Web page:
The following is an article I wrote for the Cork Independent and which appeared in the edition of March 28.
Minister of Education, Ruarí Quinn, has been at the centre of a debate that is getting increasingly heated recently on the public funding of teacher salaries in private fee-paying schools. There are 55 private schools in Ireland and in 2011-12 they received €96million in public funding, almost 90% of it for teacher salaries. Five private schools in Cork received €9.5 million for teachers’ salaries.
The Joint Managerial Body, which represents fee-paying schools, has argued that since the state would be required to fund the teachers’ salaries in any case the existence of private school is actually saving the state money. This is because the state funds teachers at a higher teacher to pupil ratio than in public schools. The Department of Education’s own figures show that if all of the 55 schools were to enter the public system the state would have to find an additional €23 million annually for teachers’ salaries.
This argument though, that public funding of salaries in private schools saves the taxpayer, is a very odd one from an economic perspective. It is like arguing that one shouldn’t pay tax because by having a job one is saving the taxpayer from having to pay jobseekers benefit. What is actually happening is that because the state is funding salaries, private schools can use the fees from generally wealthier families to fund the extra facilities and student supports which public schools cannot fund from their own resources or from parents.
There is a concept in economics called fungibility. It’s a big word for a simple concept and means that money from different sources is interchangeable. The fee income in private schools can be spent on any of the costs of running the school, but since the salary cost is covered by the state, this frees up the fee income for other uses. Parents can see this and so realise that their fees are being spent directly on providing an educational advantage for their children. They are behaving very rationally based on the structure of our education system.
The saving of €23 million is also based on all of the 55 private schools switching to the public system. Whether this would really happen is questionable. Recent Department of Education reports suggest that fee paying schools have significant disposable income, particularly relative to public schools. While some smaller schools certainly may no longer be viable as fee paying, larger private schools are still likely to continue to see a demand for their services from those parents able to pay even after a rise in fees to cover the withdrawal of public subvention.
In any event, it may be the case that the government should welcome a switch for these schools from the private to the public system. €23 million may be a very small price to pay for an education system which has less inequity built into it. Of course we are unlikely to ever have a situation where educational disadvantage is eliminated, but there doesn’t seem to be any argument in favour of using public money to enable such inequity. If parents wish to pay for secondary school education that is their choice, but they should pay the full cost for that decision.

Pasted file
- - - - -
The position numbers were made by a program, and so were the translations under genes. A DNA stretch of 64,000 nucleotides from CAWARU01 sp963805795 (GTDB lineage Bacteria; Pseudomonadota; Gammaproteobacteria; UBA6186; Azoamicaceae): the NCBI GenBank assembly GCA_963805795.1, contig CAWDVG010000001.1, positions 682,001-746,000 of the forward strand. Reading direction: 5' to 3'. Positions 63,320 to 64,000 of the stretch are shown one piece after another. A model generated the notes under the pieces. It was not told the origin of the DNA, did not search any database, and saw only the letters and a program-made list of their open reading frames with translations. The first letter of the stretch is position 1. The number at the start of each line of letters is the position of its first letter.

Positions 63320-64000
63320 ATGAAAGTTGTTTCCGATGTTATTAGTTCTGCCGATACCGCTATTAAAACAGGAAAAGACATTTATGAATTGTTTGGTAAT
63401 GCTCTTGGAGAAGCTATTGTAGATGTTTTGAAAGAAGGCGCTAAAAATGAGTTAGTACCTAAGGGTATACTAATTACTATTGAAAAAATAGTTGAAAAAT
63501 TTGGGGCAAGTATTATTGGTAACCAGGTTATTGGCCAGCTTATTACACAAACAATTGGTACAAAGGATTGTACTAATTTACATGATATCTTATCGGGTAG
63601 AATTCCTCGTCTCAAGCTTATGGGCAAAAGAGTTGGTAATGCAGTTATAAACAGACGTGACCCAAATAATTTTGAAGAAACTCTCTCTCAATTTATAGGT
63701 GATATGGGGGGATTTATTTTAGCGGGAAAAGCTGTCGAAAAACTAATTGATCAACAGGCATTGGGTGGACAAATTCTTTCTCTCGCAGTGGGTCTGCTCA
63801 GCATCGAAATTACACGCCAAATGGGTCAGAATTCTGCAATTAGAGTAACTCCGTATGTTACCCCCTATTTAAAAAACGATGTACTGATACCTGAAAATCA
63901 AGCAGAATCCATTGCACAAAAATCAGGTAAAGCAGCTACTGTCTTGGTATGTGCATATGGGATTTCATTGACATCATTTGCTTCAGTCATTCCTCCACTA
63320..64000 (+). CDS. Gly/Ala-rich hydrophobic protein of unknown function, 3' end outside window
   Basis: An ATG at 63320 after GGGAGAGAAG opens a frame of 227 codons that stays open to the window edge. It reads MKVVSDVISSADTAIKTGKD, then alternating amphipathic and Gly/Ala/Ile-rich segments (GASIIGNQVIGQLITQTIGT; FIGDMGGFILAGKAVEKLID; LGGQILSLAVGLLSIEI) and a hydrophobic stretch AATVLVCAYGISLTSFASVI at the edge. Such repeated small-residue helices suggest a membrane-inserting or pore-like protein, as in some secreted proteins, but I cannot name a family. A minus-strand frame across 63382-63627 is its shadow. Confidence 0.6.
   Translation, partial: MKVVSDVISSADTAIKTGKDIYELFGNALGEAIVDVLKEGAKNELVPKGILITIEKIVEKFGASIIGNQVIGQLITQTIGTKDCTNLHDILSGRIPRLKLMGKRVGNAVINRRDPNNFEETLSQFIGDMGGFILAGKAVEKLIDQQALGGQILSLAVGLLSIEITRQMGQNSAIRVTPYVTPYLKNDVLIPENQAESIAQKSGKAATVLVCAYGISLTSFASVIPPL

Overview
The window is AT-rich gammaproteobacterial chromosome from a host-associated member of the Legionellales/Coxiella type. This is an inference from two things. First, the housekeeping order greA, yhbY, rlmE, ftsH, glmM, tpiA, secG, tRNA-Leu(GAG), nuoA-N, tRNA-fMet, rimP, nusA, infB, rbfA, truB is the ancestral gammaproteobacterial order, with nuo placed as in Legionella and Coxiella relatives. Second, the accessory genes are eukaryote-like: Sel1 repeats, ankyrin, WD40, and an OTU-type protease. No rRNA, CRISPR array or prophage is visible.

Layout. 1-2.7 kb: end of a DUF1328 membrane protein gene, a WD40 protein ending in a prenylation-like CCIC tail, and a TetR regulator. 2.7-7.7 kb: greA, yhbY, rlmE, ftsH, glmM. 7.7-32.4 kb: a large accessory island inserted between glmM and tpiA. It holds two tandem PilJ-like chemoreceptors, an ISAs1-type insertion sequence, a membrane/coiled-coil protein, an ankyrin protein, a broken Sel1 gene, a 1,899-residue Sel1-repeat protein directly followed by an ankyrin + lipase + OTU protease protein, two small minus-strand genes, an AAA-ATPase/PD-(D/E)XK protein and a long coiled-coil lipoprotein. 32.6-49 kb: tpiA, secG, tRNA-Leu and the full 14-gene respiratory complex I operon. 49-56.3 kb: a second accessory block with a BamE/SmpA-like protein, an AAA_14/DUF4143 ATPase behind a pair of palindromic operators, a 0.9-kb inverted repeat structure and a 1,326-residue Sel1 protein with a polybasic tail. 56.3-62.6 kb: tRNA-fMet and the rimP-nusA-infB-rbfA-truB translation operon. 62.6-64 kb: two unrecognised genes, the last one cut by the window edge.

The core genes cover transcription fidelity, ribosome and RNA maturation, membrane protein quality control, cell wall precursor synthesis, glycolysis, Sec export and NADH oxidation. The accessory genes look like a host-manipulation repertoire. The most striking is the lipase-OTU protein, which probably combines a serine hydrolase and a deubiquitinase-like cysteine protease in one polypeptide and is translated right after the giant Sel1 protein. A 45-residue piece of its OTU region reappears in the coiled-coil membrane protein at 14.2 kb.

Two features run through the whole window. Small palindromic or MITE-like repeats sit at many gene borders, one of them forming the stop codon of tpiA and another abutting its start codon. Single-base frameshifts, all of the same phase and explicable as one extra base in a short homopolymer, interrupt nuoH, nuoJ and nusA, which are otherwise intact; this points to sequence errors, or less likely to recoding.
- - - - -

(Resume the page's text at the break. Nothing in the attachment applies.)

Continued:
I contributed to a debate on RTE's Primetime on Tuesday night. My contribution was in relation to the Cypriot bailout.
This was followed by a debate on the reform of the Common Agricultural Policy (CAP) in which Moore McDowell challenged the continued payment of subsidies to farmers.
What was striking was the nature of the debate around subsidies. The farming lobby seem to think subsidies are needed to protect farmers' incomes. The obvious (and clinching in my view) objection is that other commercial sectors are not subsidised but must pay the deadweight loss from taxes needed to keep farmers in business.
There is a justification for subsidies to agriculture but not to protect incomes. Farming brings some positive externalities - these are benefits to others for which no compensation is paid. For example, farmers, in producing food, also contribute to environmental protection (in many cases), to tourism benefits and to rural communities. It's worth considering what the countrysides in Ireland and the rest of the EU would look like without its maintenance by farmers. When an American tourist comes to Ireland to be awestruck by the rolling green fields and forty shades of green, it has to be realised that this doesn't happen by accident.
And the farmer, whose income is derived from production, is not compensated for the provision of benefits to other sectors like tourism. Basic economics suggests that where there is a positive externality, the product which has that externality is under-produced relative to the socially optimal level.